The CRIN put out an article on Greece's current situation in the protection and rights of those sexually trafficked and exploited.
[13 June 2007] - Despite the enormous scale of trafficking of women and girls for forced prostitution in Greece, the government has failed to guarantee them protection and justice, said Amnesty International in a new report.
Many women and girls are denied protection in Greece because help is conditional upon them agreeing to testify against their traffickers, which they are often too terrified to do - meaning their traffickers escape justice. Thousands more are never identified as trafficked, are simply treated as 'illegals' and are even deported.
Trafficking for forced prostitution in Greece is believed to have increased tenfold from 1990 to 1997. According to non-governmental organisations (NGOs), in 2000 alone, up to 90,000 people are believed to have been trafficked into Greece from central and eastern Europe, a large number of whom were women trafficked for prostitution.
The new Amnesty International report, 'Greece: Uphold the rights of women and girls trafficked for sexual exploitation', looks at the scale of trafficking into Greece for forced prostitution, and points to gaps in Greek law and practice on trafficking that undermine the efforts to help trafficked women and girls.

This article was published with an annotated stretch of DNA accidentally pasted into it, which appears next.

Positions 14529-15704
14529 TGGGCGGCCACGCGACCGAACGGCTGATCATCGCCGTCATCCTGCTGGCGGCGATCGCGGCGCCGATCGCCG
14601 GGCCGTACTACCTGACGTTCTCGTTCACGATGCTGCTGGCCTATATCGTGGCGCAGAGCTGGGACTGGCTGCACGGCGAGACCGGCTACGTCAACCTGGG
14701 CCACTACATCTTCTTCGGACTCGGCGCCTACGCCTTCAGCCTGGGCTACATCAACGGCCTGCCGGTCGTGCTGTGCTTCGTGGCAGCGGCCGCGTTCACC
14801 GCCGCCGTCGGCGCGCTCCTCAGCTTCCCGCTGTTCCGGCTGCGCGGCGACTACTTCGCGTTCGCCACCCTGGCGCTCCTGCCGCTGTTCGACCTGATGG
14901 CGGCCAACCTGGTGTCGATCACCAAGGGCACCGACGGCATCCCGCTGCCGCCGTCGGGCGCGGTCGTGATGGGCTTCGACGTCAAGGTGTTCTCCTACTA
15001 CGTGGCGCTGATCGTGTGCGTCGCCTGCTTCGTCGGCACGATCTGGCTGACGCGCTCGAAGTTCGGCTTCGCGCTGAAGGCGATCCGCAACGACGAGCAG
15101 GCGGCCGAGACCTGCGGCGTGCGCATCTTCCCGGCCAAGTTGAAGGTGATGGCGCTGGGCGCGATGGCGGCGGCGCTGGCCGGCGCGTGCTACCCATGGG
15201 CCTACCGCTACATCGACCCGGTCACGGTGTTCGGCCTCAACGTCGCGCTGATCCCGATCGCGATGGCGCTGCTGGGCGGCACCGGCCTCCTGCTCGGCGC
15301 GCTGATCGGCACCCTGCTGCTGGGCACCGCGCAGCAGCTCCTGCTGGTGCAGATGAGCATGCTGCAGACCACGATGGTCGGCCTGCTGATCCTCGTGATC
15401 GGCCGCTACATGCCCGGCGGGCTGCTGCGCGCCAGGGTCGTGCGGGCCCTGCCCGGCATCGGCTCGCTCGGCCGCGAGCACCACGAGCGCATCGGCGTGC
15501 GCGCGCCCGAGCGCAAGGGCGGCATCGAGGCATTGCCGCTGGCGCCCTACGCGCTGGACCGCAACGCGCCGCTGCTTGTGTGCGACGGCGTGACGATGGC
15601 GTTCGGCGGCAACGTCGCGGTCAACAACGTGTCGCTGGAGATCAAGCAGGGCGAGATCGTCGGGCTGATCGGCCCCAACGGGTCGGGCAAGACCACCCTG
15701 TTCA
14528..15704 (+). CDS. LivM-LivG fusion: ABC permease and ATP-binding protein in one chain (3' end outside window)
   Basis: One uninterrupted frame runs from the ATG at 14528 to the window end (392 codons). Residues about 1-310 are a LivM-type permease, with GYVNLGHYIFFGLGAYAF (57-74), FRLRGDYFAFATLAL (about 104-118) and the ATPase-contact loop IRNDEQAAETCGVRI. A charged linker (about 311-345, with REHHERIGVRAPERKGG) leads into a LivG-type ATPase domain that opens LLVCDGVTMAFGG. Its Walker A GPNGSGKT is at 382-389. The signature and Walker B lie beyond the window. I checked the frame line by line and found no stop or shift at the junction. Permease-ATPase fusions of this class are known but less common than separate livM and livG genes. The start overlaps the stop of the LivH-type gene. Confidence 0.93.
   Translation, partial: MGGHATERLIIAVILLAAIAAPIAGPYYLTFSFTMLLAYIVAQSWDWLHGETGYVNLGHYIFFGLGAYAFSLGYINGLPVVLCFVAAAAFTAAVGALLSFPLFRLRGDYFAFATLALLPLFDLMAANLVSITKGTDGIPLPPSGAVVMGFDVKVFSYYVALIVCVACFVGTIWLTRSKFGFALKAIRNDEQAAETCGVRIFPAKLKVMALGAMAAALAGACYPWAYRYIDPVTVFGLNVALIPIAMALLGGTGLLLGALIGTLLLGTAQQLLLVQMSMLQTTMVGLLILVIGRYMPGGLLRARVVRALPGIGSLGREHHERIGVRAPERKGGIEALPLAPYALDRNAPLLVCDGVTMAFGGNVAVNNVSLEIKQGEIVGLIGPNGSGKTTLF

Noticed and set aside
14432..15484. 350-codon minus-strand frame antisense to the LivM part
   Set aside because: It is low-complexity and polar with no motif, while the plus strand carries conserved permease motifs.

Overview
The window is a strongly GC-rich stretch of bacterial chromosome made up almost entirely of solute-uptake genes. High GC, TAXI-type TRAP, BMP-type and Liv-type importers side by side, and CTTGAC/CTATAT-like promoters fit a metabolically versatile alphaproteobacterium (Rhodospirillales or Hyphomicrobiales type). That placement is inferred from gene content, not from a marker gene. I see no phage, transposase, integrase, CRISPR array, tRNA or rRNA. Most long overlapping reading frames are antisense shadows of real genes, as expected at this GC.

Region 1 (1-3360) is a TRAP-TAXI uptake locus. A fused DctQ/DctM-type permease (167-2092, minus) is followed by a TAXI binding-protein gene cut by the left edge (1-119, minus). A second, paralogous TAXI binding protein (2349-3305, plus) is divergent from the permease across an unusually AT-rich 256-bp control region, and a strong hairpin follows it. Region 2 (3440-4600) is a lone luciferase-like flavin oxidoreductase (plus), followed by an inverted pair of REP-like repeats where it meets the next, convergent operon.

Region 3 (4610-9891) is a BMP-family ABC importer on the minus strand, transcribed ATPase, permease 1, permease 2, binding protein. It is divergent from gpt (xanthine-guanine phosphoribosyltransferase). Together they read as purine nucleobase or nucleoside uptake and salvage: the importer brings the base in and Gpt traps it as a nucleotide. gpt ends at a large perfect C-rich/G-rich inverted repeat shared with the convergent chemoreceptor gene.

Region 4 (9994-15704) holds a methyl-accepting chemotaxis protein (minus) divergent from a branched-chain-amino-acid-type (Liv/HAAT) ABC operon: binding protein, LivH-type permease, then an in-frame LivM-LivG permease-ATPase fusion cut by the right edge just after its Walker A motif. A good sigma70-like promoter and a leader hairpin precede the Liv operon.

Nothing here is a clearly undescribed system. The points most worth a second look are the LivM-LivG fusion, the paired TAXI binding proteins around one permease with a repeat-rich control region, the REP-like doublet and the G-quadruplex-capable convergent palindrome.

To read the rest of the article which includes a case study of a woman seeking justice and protection, go HERE.
This is all too often the case. Many girls seeking to get out of prostitution are fearful of the ramifications of such decisions. Governmental laws are not sufficient enough to protect these women from those who seek to bring them back into CSET. Greece has implemented some new laws - which are not helping - and this is the case in many areas of the world.
The House of Representatives meet every couple of years to discuss the current situation and actions being taken. I was quite frustrated when reading through the notes taken at these meetings - although good things were said and suggested, we still have difficulty implementing any of the laws or suggestions that are made. In reading the report from 2002 and then the report from 2005 - very little changed and the ramifications that were set forth for those who did not implement such laws were not carried out.
The 2002 report said:
"The Trafficking Victims Protection Act contemplates that the United States will withdraw non-humanitarian aid from governments which remain on the ''Tier Three'' list after the next year's report. The ''Tier Three'' governments are those that not only fail to meet minimum international standards for combating human trafficking, but who are not even making serious efforts to bring themselves into compliance with these standards."
I have not heard of anything such thing being done...
To understand the tiers and see what little has been done to the effect of implementing change based on this standard check out the 2005 report pg.'s 37-39.
You can check out the minutes from both committee meetings here: 2002 and 2005